10/1/2005 | 4 MINUTE READ

Impala: Building On A Solid Foundation

Facebook Share Icon LinkedIn Share Icon Twitter Share Icon Share by EMail icon Print Icon

The Chevrolet Impala is a stealth-like car.


Facebook Share Icon LinkedIn Share Icon Twitter Share Icon Share by EMail icon Print Icon

The Chevrolet Impala is a stealth-like car. Who—outside of GM HQ, where this fact is undoubtedly celebrated with much glee—is aware of the fact that with 2004 sales of 290,256 vehicles, the midsize comes in in third place behind Camry and Accord in sales? Impala? In addition to which it must be noted that the vehicle in question was one that was introduced in 1999 as a MY 2000 vehicle, which is to say that when it hit that number for '04, it was by then a rather, ah, mature product. Chevy marketing manager Mark Clawson observes that the Impala buyer is a loyal one, and clearly this is borne out by the numbers. Ed Peper, general manager of Chevrolet Div., says that in the GM lineup, Chevy is a "foundational brand," the business of which is "critical to GM." So one has to believe that the sales of Impala are of more than passing concern to the people at Chevy (they've sold 1.2-million of them since '99).

BUILT-IN QUALITY. So, when you're doing the '06 with the comparative success of the previous-generation model behind you and some new products on the market since that's been released (e.g., Ford Five Hundred; Chrysler 300), what do you do? Try to provide a package that is refined and improved, not something that would be, as the Chevy tagline has it, "An American Revolution." It's more of an evolution. Clawson admits that when it comes to, say, the cubic feet of available cargo room the Five Hundred has it beat. And although the Impala SS is back with a 5.3-liter small block V8 under the hood, the HEMI available for the 300C has it beat. Still and all, there are other factors going for it...like the fact that when it comes to the J.D. Power Initial Quality Survey, the '05 Impala beat the Accord, Altima, Five Hundred, and 300...and, Ron Dershem, assistant vehicle chief engineer observes with reasonable pride, this marked the fifth consecutive year that the Impala bested the Camry in I.Q.S. In addition to which, the GM Oshawa Assembly Plant #1 where it is built received the Silver Award for quality in the most-recent J.D. Power I.Q.S. (coming in second to Oshawa Assembly Plant #2, which is right next door); the GM Oshawa Assembly Plant #1 is cited in The Harbour Report North America 2005 as the benchmark plant when it comes to productivity, requiring 15.85 labor hours per vehicle, taking over from the perennial leader in that category, Nissan's Smyrna, TN, assembly plant (Ron Harbour, president of Harbour Consulting (www.harbourinc.com; Troy, MI), stated: "Oshawa's achievement is stellar.").

Sales, loyalty, quality, and productivity—a respectable achievement on all counts. But they worked to make things better for the '06. 

IMPROVING THE DESIGN. According to designer John Manoogian, when approaching the '06 they had three things to solve: improving the interior; providing a "clean, contemporary design" that would still look like a Chevy; and improve the vehicle overall. The '06 Impala has what they're calling "the new face of Chevy." This is characterized by having the dual split grille, top and bottom. The headlamps are pulled back into the fenders and within the housing are three individual lighting units. Around back the tail lamps are discrete triangular units, not the full-plastic masque that's on the previous model. Yet within the new red housing the circular lamps characteristic of the Impala (and considered to be an all-around Chevy cue) are discernable. The A-pillar is moved forward 50 mm, the overhangs are shortened 80 mm, and the car has bigger wheels and tires (the base model comes with 16s; the top-of-the-line SS gets 18s; Dershem comments: "18-in. tires on an Impala? Pretty amazing.") so that the vehicle appears more substantial and planted. Inside the materials are much improved, with reduced gloss on the plastic components and even real metal for the metal door release handles. The double-hump IP configuration is said to harken back to early Corvettes.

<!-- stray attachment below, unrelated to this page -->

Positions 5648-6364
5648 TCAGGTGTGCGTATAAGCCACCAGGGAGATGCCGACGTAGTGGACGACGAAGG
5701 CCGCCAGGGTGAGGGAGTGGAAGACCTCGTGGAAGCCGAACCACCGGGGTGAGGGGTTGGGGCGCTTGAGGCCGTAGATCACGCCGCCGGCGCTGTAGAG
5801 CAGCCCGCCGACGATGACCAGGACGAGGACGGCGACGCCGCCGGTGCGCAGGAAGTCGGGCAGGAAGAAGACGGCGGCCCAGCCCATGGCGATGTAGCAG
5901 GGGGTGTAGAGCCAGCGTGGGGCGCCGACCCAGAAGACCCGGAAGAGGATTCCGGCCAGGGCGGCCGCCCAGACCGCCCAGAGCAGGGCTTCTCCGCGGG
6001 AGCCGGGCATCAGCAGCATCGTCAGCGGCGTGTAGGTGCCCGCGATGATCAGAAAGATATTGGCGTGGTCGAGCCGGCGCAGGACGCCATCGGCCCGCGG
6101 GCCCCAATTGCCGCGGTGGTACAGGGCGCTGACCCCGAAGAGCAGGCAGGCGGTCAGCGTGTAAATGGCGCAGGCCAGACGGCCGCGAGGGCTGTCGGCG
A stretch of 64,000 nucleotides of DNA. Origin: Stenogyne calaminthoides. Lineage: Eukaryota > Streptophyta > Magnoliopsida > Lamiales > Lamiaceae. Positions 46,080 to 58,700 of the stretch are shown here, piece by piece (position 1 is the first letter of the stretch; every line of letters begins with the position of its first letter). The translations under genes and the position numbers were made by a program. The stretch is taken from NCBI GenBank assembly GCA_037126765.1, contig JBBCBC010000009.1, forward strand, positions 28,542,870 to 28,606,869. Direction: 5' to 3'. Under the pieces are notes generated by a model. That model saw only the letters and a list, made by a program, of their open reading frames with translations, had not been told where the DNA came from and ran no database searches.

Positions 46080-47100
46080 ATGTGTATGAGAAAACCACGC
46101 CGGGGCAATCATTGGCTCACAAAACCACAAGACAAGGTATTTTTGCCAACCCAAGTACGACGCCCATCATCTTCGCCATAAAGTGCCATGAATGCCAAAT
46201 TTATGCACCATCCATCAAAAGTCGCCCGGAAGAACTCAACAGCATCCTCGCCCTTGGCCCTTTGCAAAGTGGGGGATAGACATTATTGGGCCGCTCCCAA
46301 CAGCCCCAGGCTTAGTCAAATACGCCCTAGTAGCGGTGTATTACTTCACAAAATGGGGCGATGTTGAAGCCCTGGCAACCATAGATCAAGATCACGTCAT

STRONG, SILENT TYPE. Noise, vibration and safety were among the key concerns of the Impala engineering team. So they did things ranging from lengthening the jounce bumpers to styling the flat-blade windshield wipers. They stiffened the boxed upper frame rail assemblies and the ties between the upper and lower rails; Dershem describes the use of high-strength steel in the vehicle structure as "extensive." "Quiet Steel" laminate (see: Hush: Improving NVH through improved material) is used at the front of the dash to not only quiet the interior, but to help provide additional strength. The side glass is 5-mm thick to help attenuate noise.

There are three engines, the aforementioned V8 (303 hp @ 5,600 rpm; 323 lb-ft of torque @ 4,400 rpm and Displacement on Demand to provide 18/28 mpg) and two sixes—a 3.5-liter that provides 211 hp @ 5,800 rpm and 214 lb-ft of torque @ 4,000 rpm; a 3.9-liter that provides 242 hp @ 6,000 rpm and 242 lb-ft of torque at 4,800 rpm. According to Dershem, these latter two engines are the first with an overhead valve design that use variable valve timing.

All in all, it's probably a value story more than anything. The base model has a starting MSRP of $21,990; the SS starts at $27,790. Which continues to make Impala a fundamental of GM's foundation brand.